We obtain some of the components included in our products from a limited group of suppliers or from a single source supplier, such as the radioactive sources for high dose afterloaders, klystrons for linear accelerators; transistor arrays and cesium iodide coatings for flat panel detectors, and specialized integrated circuits, X-ray tube targets, housings, glass frames and various other components; and radiofrequency components, magnets and gantry hardware for proton therapy systems. If we lose any of these suppliers, if their operations were substantially interrupted, or if any of them failed to meet performance or quality specifications, we may be required to obtain and qualify one or more replacement suppliers. Such an event may then also require us to redesign or modify our products to incorporate new parts and/or further require us to obtain clearance, qualification or certification of these products by the FDA or obtain other applicable regulatory approvals in other countries. Events like these could significantly increase costs for the affected product and likely cause material delays in delivery of that and other related products. Although we have insurance to protect against business interruption loss, this insurance coverage may not be adequate or continue to remain available on acceptable terms, if at all. Furthermore, some of our single-source suppliers provide components for some of our rapidly growing product lines. Manufacturing capacity limitations of any of our suppliers or other inability of these suppliers to meet increasing demand could adversely affect us, resulting in curtailed growth opportunities for our affected product lines. Shortage of, and greater demand for, components and subassemblies could also increase manufacturing costs if the supply/demand imbalance increases the price of the components and subassemblies. Disruptions or loss of any of our limited- or sole-sourced components or subassemblies or the capacity limitations of the suppliers for these components or subassemblies, including the ones referenced above, could adversely affect our business and financial results and could damage our customer relationships.

A SHORTAGE OR CHANGE IN SOURCE OF RAW MATERIALS COULD RESTRICT OUR ABILITY TO MANUFACTURE PRODUCTS, CAUSE DELAYS, OR SIGNIFICANTLY INCREASE OUR COST OF GOODS

We rely upon the supplies of certain raw materials such as tungsten, lead, iridium and copper for Oncology Systems and security and inspection products; copper, lead, tungsten, rhenium, molybdenum zirconium, and various high grades of steel alloy for X-ray tubes, and high-grade steel, high-grade copper and iron for VPT. Worldwide demand, availability and pricing of these raw materials have been volatile, and we expect that availability and pricing will continue to fluctuate in the future. If supplies are restricted or become unavailable or if prices increase, this could constrain our manufacturing of affected products, reduce our profit margins or otherwise adversely affect our business.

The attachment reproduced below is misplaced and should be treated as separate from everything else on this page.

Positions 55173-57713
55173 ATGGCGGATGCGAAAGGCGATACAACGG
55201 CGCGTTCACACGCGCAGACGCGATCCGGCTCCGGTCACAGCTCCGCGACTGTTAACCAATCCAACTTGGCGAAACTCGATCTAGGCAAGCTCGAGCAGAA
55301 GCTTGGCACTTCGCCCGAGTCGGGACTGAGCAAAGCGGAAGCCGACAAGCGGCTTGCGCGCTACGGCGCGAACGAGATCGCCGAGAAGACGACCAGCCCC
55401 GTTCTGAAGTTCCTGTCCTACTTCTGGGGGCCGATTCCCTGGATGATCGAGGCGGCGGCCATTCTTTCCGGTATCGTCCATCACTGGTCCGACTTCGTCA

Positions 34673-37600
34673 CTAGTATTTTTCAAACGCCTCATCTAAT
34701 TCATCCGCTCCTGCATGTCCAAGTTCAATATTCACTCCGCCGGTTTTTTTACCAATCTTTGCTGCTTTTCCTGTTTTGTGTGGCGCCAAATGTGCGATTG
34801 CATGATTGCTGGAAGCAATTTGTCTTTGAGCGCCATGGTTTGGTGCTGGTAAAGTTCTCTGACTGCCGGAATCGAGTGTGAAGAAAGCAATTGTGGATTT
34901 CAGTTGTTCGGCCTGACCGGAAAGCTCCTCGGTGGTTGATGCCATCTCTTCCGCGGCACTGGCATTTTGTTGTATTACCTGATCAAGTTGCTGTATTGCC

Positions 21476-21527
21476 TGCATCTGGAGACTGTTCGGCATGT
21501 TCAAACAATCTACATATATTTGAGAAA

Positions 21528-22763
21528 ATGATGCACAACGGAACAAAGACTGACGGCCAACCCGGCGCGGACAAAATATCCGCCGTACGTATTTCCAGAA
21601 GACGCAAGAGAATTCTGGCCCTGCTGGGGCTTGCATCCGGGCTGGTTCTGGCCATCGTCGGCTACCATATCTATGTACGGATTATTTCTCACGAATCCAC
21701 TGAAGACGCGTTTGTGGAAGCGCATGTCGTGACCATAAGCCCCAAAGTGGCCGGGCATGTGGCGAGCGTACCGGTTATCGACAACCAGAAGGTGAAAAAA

Pursuant to the Dodd-Frank Wall Street Reform and Consumer Protection Act, the SEC has promulgated rules regarding disclosure of the presence in a company’s products of certain metals, known as “conflict minerals,” which are metals mined from the Democratic Republic of the Congo and adjoining countries, as well as procedures regarding a manufacturer’s efforts to identify the sourcing of those minerals from this region. Complying with these rules requires investigative efforts, which has and will continue to cause us to incur associated costs, and could adversely affect the sourcing, supply, and pricing of materials used in our products, or result in process or manufacturing modifications, all of which could adversely affect our results of operations.

CONSOLIDATION AMONG OUR ONCOLOGY SYSTEMS CUSTOMERS COULD ADVERSELY AFFECT OUR SALES OF ONCOLOGY PRODUCTS

We have seen and may continue to see some consolidation among our customers in our Oncology Systems business, as hospitals and clinics combine through mergers and acquisitions, and as they join group purchasing organizations or affiliated enterprises. In addition, we have seen and may continue to see integration of equipment and information systems among hospitals as they consolidate their networks. As customers consolidate and/or integrate, the volume of product sales to these customers might decrease. Alternatively, order size may increase, as what were previously more than one customer combine orders as one entity, or as groups of organizations combine their purchases. As a result, as orders increase in size and require more customer approvals, the purchasing cycle for our Oncology Systems products could lengthen. Both increased order size and extended purchasing cycles could cause our gross orders to be more volatile and less predictable. In addition, some customers appear to be developing new partnerships across clinical specialties to prepare for the possibility of operating in an ACO environment and the possibility of bundled reimbursement payments. Group purchasing organizations often focus on pricing as the determinant in making purchase decisions. A reduction in gross orders could affect the level of future revenues, which would adversely affect our operating results, financial condition, and the price of VMS common stock.

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WE SELL OUR IMAGING COMPONENTS TO A LIMITED NUMBER OF OEM CUSTOMERS, MANY OF WHICH ARE ALSO OUR COMPETITORS, AND A REDUCTION IN BUSINESS OR INABILITY TO PROPERLY FORECAST SALES BY ONE OR MORE OF THESE CUSTOMERS COULD REDUCE OUR SALES